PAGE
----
|Chludow Psalter, c850|
Today's section of the Rule returns to the beginning of the Office, and the psalms of Matins. But it also includes what I consider to be that most abused of provisions, the invitation to make some other arrangement of the psalms, provided that all 150 psalms are said in the course of the week.
Disposito ordine psalmodiae diurnae, reliqui omnes psalmi qui supersunt aequaliter dividantur in septem noctium Vigilias, partiendo scilicet qui inter eos prolixiores sunt psalmi, et duodecim per unamquamque constituantur noctem: hoc praecipue commonentes, ut si cui forte haec distributio psalmorum displicuerit, ordinet si melius aliter judicaverit; dum omnimodis id attendat, ut omni hebdomada psalterium ex integro numero centum quinquaginta psalmorum psallatur, et dominico die semper a capite reprehendatur ad Vigilias; quia nimis inertem devotionis suae servitium ostendunt monachi, qui minus a psalterio cum canticis consuetudinariis per septimanae circulum psallunt, dum quando legamus sanctos patres nostros uno die hoc strenue implesse, quod nos tepidi utinam septimana integra persolvamus.
The order of psalms for the Day Hours being thus arranged, let all the remaining psalms be equally distributed among the seven Night Offices, by dividing the longer psalms and assigning twelve psalms to each night.
But we strongly recommend, if this arrangement of the psalms be displeasing to anyone, that he arrange them otherwise, as shall seem better to him; provided always that he take care that the psalter with its full hundred and fifty psalms be chanted every week and begun afresh every Sunday at Matins.
For those monks show themselves very slothful in their sacred service, who in the course of the week sing less than the psalter and the customary canticles, whereas we read that our holy fathers strenuously fulfilled in a single day what I pray that we lukewarm monks may perform in a whole week.
Today's section of the Rule is actually end of the detailed prescriptions on the structure of the Benedictine Office: the next two chapters, though generally considered part of the liturgical code, really deal with how to pray rather then the structure of the Office itself. The liturgical code proper, then ends here where it began, on the great night Office of Matins, arguably reflecting its centrality to St Benedict's vision of what a monk is.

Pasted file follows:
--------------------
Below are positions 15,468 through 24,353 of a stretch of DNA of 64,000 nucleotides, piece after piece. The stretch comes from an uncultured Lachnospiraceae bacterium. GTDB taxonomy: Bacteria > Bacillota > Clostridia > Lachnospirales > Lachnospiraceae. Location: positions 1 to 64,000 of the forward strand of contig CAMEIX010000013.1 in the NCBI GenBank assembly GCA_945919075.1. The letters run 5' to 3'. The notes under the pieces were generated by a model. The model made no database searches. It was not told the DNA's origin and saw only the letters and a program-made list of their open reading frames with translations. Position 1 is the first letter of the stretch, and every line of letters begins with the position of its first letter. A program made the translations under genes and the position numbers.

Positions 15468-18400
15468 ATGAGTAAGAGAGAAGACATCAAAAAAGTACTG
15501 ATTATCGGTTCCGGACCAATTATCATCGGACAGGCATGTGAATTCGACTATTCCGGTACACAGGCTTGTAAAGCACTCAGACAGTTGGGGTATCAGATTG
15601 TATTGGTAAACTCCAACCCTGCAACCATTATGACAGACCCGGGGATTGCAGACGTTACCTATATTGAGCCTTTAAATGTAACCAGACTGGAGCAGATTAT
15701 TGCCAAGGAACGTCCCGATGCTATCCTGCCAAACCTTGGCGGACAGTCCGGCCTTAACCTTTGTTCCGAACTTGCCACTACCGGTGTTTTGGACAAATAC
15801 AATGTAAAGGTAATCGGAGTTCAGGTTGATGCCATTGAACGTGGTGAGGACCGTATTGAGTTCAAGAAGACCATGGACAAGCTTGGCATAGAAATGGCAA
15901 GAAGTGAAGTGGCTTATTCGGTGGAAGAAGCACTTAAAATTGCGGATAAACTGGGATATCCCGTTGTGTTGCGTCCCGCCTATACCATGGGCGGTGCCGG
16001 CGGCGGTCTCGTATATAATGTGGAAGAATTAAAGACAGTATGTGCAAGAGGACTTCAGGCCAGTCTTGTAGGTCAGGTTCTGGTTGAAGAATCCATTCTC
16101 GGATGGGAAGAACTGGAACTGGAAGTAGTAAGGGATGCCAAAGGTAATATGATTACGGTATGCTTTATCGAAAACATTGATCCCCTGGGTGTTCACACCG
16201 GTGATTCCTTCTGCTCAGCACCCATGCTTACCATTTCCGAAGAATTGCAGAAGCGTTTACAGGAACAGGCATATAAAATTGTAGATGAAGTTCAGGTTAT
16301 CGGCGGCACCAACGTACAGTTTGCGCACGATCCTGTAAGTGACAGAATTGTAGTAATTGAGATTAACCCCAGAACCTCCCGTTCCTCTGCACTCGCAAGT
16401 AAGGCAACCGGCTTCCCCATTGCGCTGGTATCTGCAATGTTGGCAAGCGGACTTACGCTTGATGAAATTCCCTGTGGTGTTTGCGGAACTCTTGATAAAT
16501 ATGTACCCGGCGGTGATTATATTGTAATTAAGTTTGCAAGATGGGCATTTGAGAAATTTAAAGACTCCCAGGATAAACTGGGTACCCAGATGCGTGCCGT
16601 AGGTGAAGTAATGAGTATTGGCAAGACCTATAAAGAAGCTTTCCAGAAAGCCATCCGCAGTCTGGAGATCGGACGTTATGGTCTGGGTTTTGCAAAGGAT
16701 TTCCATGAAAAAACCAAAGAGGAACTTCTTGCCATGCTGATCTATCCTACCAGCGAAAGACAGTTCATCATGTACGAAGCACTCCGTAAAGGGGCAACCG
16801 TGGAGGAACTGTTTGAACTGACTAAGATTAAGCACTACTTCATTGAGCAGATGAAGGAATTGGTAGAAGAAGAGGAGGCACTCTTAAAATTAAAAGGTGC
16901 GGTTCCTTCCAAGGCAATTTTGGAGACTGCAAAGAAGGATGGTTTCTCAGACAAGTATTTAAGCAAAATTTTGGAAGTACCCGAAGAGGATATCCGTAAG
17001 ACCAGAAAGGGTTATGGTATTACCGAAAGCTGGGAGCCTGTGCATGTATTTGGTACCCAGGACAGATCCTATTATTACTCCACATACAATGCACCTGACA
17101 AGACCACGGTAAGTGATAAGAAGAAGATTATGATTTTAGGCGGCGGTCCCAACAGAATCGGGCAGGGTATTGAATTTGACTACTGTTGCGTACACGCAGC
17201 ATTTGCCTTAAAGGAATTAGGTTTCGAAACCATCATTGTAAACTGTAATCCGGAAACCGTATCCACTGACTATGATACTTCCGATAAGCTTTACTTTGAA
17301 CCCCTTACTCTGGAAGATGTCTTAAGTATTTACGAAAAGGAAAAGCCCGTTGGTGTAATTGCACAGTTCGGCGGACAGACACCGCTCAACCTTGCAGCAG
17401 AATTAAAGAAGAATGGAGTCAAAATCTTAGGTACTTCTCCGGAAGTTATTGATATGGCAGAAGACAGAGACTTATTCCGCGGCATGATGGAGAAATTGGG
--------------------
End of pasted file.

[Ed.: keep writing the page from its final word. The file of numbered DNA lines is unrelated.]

It has to be said that most modern commentaries on this chapter pretty much ignore the comments on the psalms of Matins, and focus instead on the seeming permission to reorganise the psalter. I think that is a mistake, for reasons I'll set out below. Nonetheless, let us first look at that sentence that has been used to justify the wholesale abandonment of the traditional Benedictine Office by most modern monasteries.
Can we rearrange the psalter?
St Benedict devotes several chapters to setting out his preferred framework for the Office.
His 'opt-out' provision constitutes one sentence, and is hedged around with warnings about the danger of sloth!
So it is surely one of the greatest ironies that the instruction to 'return to the sources' contained in Vatican II's Perfectae Caritatis, instead of leading to a renewal of interest in the traditional Office actually led to its wholesale abandonment!
Worse, St Benedict makes it clear that any rearrangement of the psalter should at least retain a weekly psalm cursus. Yet this provision, too, is widely ignored.
The rationale for all this, at least according to the 1977 Thesaurus Liturgiae Hororum Monasticae, put out under now disgraced Archbishop, then Abbot Primate, Rembert Weakland, was an emphasis on the idea of ‘quality over quantity’. The results, in terms of the continuing decline in vocations and the scandals that continue to rock a number of 'Benedictine' monasteries, speak for themselves in my view.
The real message St Benedict wants to emphasize, I would suggest, in returning here to the longest hour of the Office and putting the option of an alternative psalm schema in this context, is that though it might all seem rather long and demanding to us, his Office is in fact a considerably less demanding one, appropriate to "we lukewarm monks", compared to the Office of the monastic tradition as he received it.
I agree strongly with Abbot Lawrence of Christ in the Desert who comments:
"Saint Benedict really prefers his own arrangement, but allows that it could be changed but he does insist on a certain length to the Divine Office...if we are going to be true to our own Benedictine tradition, the best way is to follow the Divine Office as it is described in the Holy Rule...”
Coming back to Matins
Finally I wanted to note that by leaving the allocation of the psalms for Matins until last, and simply saying split the longest psalms, St Benedict perhaps gives the impression that the allocation of the psalms to each day of the week for this hour is relatively random. But this impression is entirely deceptive.
In the case of Matins it isn't necessary to specify which psalms to split, because splitting the psalms with the most verses, in combination with necessary reordering accomplished by starting Matins at psalm 20 and pulling out selected psalms to be said at other hours (mostly Lauds) ensures that the hour stays loosely aligned with Lauds each day during the week, both thematically and numerically.
For the next part in this series, go here.